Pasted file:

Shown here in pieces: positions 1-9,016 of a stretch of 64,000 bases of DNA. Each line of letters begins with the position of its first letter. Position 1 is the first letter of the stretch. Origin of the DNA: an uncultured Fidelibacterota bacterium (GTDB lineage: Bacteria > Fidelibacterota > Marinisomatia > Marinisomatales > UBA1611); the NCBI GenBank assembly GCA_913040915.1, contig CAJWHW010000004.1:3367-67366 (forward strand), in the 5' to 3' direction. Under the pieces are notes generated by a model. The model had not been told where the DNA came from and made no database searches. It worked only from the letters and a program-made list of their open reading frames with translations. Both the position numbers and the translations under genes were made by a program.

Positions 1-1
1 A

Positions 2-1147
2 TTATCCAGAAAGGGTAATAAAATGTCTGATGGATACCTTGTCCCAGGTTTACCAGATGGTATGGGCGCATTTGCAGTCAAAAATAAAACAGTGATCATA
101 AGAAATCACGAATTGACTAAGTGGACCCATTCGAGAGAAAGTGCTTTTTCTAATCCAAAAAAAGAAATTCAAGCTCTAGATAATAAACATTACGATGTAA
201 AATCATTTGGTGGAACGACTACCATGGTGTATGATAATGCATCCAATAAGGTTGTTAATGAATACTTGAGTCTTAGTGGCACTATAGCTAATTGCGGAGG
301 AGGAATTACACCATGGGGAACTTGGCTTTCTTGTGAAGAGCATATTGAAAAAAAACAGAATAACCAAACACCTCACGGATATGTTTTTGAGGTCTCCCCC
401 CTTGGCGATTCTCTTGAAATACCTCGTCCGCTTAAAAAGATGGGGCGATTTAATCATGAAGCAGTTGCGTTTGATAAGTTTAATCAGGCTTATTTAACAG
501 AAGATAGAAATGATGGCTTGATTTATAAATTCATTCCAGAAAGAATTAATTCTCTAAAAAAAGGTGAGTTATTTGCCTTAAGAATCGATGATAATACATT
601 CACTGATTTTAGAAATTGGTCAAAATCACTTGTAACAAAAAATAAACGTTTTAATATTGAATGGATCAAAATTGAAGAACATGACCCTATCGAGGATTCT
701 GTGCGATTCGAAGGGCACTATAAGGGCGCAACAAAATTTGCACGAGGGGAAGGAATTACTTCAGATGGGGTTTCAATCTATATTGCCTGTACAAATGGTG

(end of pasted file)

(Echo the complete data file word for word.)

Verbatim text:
Shown here in pieces: positions 1-9,016 of a stretch of 64,000 bases of DNA. Each line of letters begins with the position of its first letter. Position 1 is the first letter of the stretch. Origin of the DNA: an uncultured Fidelibacterota bacterium (GTDB lineage: Bacteria > Fidelibacterota > Marinisomatia > Marinisomatales > UBA1611); the NCBI GenBank assembly GCA_913040915.1, contig CAJWHW010000004.1:3367-67366 (forward strand), in the 5' to 3' direction. Under the pieces are notes generated by a model. The model had not been told where the DNA came from and made no database searches. It worked only from the letters and a program-made list of their open reading frames with translations. Both the position numbers and the translations under genes were made by a program.

Positions 1-1
1 A

Positions 2-1147
2 TTATCCAGAAAGGGTAATAAAATGTCTGATGGATACCTTGTCCCAGGTTTACCAGATGGTATGGGCGCATTTGCAGTCAAAAATAAAACAGTGATCATA
101 AGAAATCACGAATTGACTAAGTGGACCCATTCGAGAGAAAGTGCTTTTTCTAATCCAAAAAAAGAAATTCAAGCTCTAGATAATAAACATTACGATGTAA
201 AATCATTTGGTGGAACGACTACCATGGTGTATGATAATGCATCCAATAAGGTTGTTAATGAATACTTGAGTCTTAGTGGCACTATAGCTAATTGCGGAGG
301 AGGAATTACACCATGGGGAACTTGGCTTTCTTGTGAAGAGCATATTGAAAAAAAACAGAATAACCAAACACCTCACGGATATGTTTTTGAGGTCTCCCCC
401 CTTGGCGATTCTCTTGAAATACCTCGTCCGCTTAAAAAGATGGGGCGATTTAATCATGAAGCAGTTGCGTTTGATAAGTTTAATCAGGCTTATTTAACAG
501 AAGATAGAAATGATGGCTTGATTTATAAATTCATTCCAGAAAGAATTAATTCTCTAAAAAAAGGTGAGTTATTTGCCTTAAGAATCGATGATAATACATT
601 CACTGATTTTAGAAATTGGTCAAAATCACTTGTAACAAAAAATAAACGTTTTAATATTGAATGGATCAAAATTGAAGAACATGACCCTATCGAGGATTCT
701 GTGCGATTCGAAGGGCACTATAAGGGCGCAACAAAATTTGCACGAGGGGAAGGAATTACTTCAGATGGGGTTTCAATCTATATTGCCTGTACAAATGGTG